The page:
Digital Assets: SEC Busts Crypto Scam That Promised 224,923% Return

March 24, 2020 | Digital Assets, News

A former state senator and two others are in the dock for Meta 1 Coin fraud.

The SEC has put a stop to an audacious crypto con scheme that raised $4.3 million from around 150 investors, both in the U.S. and abroad. It alleged that former Washington state senator David Schmidt and Florida residents Robert Dunlap and Nicole Bowdler conspired in the Meta 1 scam. (CoinDesk)

Meta 1: Tall claims

The defendants allegedly floated a scheme to sell “Meta 1 Coins” in an unregistered securities offering. It was conducted through the Meta 1 Coin Trust.

The fraudsters attracted investors to the scheme through various, scandalous claims. They assured investors that their Coin was backed by a $1 billion art collection or $2 billion of gold. Further, they said that an accounting firm was auditing the gold assets.

Schmidt and Co promised investors of an unbelievable 224,923% return on investment. It was a classic example of “too good to be true.”

They also claimed the investment was risk-free and would never lose value.

“As we allege, the defendants made audacious claims about the Meta 1 Coin and would say almost anything to separate investors from their money,” said David Peavler, Regional Director of the SEC’s Fort Worth Regional Office.  “Investors should always look skeptically at promoters who claim that their investment cannot lose value or that investors will receive massive returns.”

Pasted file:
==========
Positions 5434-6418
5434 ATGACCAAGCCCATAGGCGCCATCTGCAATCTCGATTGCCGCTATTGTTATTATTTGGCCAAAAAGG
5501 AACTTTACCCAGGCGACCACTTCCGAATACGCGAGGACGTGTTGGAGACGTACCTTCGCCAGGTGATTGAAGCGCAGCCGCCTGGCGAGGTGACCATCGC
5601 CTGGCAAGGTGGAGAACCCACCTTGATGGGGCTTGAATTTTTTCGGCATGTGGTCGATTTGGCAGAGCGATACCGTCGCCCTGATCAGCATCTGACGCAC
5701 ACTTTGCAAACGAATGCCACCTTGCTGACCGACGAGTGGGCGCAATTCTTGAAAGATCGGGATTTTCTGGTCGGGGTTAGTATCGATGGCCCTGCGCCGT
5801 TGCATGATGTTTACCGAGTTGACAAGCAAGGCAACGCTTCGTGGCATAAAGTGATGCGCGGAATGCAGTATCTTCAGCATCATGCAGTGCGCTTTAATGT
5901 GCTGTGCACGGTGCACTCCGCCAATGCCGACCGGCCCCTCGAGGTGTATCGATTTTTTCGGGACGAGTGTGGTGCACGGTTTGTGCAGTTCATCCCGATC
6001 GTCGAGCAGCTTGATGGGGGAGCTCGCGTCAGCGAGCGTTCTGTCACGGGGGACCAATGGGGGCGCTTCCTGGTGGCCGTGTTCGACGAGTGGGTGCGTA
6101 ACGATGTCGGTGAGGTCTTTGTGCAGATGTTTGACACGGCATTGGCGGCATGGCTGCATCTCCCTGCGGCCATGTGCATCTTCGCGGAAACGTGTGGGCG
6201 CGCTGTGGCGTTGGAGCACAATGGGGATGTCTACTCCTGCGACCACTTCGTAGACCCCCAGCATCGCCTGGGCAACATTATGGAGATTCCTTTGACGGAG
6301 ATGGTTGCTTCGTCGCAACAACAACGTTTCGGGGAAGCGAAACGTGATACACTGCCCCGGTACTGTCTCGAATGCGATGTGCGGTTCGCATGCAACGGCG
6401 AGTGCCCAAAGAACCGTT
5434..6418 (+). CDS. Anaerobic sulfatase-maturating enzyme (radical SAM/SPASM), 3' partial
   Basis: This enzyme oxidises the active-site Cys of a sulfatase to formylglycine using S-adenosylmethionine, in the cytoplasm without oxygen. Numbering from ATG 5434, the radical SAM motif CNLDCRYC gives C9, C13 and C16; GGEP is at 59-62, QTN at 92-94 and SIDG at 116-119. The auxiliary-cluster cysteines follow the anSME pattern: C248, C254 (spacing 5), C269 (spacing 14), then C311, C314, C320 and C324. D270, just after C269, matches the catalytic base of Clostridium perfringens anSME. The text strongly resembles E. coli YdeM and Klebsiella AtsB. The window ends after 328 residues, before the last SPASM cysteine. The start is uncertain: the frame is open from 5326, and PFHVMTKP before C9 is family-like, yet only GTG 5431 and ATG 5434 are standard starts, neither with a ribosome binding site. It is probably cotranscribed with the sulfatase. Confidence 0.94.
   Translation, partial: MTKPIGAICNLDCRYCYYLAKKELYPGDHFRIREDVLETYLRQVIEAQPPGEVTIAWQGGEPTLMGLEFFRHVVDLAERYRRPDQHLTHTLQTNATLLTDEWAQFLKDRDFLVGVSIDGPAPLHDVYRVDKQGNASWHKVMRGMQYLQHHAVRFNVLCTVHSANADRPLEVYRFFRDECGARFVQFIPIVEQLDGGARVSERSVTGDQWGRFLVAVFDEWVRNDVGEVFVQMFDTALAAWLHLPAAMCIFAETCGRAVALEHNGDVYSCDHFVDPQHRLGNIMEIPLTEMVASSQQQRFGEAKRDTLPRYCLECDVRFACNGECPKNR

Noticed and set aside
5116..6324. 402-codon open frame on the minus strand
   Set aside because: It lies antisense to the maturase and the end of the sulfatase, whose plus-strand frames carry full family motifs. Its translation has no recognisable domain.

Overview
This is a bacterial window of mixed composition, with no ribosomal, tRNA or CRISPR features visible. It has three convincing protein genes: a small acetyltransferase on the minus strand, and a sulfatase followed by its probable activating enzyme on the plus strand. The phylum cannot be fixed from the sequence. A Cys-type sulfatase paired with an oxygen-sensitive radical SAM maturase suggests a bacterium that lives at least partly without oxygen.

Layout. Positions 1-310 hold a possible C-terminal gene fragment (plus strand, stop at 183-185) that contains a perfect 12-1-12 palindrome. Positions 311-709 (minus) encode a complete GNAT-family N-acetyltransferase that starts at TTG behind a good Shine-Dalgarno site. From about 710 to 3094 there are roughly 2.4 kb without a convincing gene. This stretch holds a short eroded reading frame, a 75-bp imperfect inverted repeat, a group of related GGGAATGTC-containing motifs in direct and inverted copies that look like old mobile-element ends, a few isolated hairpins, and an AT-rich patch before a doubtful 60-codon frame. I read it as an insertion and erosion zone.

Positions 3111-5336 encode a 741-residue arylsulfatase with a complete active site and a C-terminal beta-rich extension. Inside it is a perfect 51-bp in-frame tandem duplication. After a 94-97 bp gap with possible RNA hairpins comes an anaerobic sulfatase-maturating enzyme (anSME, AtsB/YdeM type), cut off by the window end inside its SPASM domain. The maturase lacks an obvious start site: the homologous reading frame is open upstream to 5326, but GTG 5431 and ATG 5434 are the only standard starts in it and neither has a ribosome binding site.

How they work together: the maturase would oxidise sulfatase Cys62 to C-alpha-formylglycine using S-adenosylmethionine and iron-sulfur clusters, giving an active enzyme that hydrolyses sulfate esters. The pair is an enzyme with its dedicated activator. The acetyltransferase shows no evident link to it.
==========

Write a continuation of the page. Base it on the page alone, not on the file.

Extract from the scam website:

“What is META 1 Coin?

META 1 Coin a Private Digital Currency Secured by Humanities greatest expressions of Life. META 1 Coin is a coin for Humanity and built on the framework of abundance by smart contracts unbreachable on the blockchain ensuring appreciation and never devaluation…”

Money spent on the high life

The SEC alleges that the investors never saw their money again. The conspirators instead routed the funds to Pramana Capital, a Chicago-based fund, and another individual, Peter Shamoun. Ultimately, the defendants blew up the money on personal expenses and luxury cars such as a $215,000 Ferrari.

SEC seeks disgorgement of fraudulent gains

The SEC has sought a refund of monies to the investors together with interest, civil penalties, and injunctions against the perpetrators.

Related Story:  Three Men Netted in $722 Million Crypto Mining Fraud                                                

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